UCLA, Professor Charged In Lab Fire That Killed 23-Year-Old Assistant
LOS ANGELES (CBS) — Los Angeles County prosecutors have filed criminal charges against the University of California and a UCLA professor in the death of a 23-year-old assistant who was killed in a lab fire.
A warrant has been issued for the arrest of Professor Patrick Harran, A UCLA lab director and organic chemistry professor. Prosecutors said the 42-year-old could face up to 4 1/2 years in prison if convicted of three counts of occupational health and safety standards causing death.
The University of California faces the same charges and could be slapped with $5 million in fines if found guilty, according to the L.A. County District Attorney’s Office.
The charges stem from the December 2008 lab accident that killed Sheharbano “Sheri’ Sangji. She was severely burned over nearly half her body when an air-sensitive experiment exploded, igniting her clothing.
Sangji, who was not wearing a protective lab coat, died 18 days later.
The 23-year-old Pakistani native had just graduated from Pomona College in Claremont and was applying to law school when she took a research job at UCLA with Prof. Farran.
Three years after her death, the woman’s family has raised questions about UCLA lab practices, training and supervision.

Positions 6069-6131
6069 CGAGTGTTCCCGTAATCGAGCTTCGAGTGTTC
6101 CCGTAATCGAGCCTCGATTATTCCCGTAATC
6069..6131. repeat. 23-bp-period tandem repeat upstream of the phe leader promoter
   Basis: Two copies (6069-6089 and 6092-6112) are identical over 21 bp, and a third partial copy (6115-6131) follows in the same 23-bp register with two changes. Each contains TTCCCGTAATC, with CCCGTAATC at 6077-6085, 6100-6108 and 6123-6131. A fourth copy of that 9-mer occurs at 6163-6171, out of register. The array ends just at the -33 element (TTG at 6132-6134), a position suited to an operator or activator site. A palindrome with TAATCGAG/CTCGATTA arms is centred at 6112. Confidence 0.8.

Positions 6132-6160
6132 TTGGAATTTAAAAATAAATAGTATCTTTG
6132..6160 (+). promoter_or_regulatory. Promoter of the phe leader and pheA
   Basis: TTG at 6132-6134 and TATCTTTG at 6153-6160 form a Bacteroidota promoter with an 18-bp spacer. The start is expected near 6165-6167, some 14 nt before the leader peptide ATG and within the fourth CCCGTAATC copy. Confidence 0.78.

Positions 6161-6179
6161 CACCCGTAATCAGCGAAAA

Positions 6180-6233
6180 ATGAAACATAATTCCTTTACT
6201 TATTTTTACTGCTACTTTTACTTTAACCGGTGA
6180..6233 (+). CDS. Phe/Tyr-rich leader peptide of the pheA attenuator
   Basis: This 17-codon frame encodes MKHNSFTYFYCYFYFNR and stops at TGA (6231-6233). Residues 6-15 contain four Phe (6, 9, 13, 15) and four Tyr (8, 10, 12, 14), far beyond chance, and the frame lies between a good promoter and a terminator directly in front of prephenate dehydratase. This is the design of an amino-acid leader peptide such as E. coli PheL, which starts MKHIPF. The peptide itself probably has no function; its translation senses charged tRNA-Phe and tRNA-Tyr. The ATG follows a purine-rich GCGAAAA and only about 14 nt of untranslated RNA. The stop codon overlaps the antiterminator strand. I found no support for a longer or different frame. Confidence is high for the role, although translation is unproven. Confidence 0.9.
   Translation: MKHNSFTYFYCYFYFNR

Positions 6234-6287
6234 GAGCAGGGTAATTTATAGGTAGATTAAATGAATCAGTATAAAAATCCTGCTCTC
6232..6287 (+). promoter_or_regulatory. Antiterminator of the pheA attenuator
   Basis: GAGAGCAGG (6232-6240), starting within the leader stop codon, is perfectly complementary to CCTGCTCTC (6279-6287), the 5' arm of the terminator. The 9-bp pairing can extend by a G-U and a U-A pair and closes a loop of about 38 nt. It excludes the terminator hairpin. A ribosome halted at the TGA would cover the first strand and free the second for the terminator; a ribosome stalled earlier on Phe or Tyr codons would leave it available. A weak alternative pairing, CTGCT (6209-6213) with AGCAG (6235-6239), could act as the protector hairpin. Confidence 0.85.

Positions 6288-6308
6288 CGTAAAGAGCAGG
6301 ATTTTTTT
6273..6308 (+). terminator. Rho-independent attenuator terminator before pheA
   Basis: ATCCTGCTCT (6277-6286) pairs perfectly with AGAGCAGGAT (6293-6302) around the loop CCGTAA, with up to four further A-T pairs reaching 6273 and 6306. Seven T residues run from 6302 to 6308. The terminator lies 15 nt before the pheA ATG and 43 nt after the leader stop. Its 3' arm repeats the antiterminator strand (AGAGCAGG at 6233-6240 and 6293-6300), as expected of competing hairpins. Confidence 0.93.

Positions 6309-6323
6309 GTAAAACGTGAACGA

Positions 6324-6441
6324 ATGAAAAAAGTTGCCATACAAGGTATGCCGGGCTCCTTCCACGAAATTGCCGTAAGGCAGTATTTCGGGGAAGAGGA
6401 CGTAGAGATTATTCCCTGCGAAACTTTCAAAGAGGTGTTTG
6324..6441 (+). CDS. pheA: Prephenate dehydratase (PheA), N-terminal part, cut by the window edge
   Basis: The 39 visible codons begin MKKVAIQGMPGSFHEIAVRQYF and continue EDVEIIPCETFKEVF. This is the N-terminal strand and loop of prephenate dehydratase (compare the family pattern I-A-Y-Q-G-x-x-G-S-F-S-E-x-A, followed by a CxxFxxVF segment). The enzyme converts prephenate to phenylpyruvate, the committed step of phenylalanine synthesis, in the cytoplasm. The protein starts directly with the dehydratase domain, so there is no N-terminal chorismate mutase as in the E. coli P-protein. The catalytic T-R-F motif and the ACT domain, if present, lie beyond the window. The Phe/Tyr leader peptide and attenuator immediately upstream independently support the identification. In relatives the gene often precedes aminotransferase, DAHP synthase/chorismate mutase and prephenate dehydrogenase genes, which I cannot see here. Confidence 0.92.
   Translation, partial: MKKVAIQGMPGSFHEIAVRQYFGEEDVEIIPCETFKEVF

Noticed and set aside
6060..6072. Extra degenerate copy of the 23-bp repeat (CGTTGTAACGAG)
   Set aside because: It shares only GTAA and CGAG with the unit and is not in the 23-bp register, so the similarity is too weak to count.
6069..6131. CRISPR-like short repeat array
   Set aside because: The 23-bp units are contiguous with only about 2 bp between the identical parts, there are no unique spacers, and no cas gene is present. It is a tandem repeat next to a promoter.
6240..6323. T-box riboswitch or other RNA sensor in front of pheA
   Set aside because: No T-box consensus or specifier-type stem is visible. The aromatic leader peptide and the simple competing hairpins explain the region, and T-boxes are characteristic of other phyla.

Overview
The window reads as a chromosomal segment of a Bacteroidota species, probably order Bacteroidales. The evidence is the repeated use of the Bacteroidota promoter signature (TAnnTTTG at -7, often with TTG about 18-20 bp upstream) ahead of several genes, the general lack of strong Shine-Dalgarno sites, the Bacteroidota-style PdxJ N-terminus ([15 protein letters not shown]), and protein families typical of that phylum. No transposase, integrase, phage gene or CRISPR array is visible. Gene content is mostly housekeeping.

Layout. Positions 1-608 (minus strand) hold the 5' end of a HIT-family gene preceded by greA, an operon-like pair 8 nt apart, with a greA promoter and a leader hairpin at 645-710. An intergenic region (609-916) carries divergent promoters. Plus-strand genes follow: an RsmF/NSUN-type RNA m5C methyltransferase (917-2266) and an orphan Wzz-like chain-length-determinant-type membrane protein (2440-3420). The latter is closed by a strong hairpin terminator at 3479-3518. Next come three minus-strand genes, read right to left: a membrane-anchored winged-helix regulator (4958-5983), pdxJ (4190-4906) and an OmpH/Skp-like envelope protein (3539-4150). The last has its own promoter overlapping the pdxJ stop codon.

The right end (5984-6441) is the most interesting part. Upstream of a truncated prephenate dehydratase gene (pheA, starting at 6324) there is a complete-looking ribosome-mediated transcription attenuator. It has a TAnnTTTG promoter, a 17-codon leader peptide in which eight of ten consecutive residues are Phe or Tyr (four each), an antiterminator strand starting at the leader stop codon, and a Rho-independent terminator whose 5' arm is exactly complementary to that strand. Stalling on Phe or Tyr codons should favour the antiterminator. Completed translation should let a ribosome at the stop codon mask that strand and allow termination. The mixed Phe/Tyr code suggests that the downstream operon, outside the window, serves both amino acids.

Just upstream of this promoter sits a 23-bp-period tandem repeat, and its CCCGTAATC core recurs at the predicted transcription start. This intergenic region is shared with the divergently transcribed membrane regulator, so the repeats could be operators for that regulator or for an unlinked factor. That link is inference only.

The California Division of Occupational Safety and Health [Cal/OSHA] had fined UCLA more than $31,000 in May 2009, after finding that Sangji had not been trained properly and had not been provided with a protective lab coat. State regulators found three “serious” violations of workplace safety laws.
Cal/OSHA also cited UCLA for not addressing deficiencies noted in an internal safety inspection two months before the fatal fire in Harran’s organic chemistry lab, including a finding that workers were not wearing lab coats.
UCLA issued a statement Tuesday saying it “intends to mount a vigorous defense against the outrageous charges.”
“Since the time of the accident, UCLA has fully cooperated with the California Division of Occupational Safety and Health and the District Attorney’s Office,” the statement said.
“Following a meeting with the district attorney in October 2010, UCLA has not been contacted by the district attorney or received any requests for documents or interviews until being notified about pending charges two days before Christmas.
“The district attorney’s decision to file charges today is truly baffling and directly contradicts the findings of the state agency responsible for evaluating workplace safety.
“Since the accident, UCLA has dramatically increased the number of laboratory inspections and become a leader in the field and other universities and research organizations look to the center as a comprehensive resource on lab safety. The facts provide absolutely no basis for the appalling allegation of criminal conduct and UCLA is confident an impartial jury would agree.”
Several calls made by KCAL9 News to Prof. Harran and the Sangji family were not returned.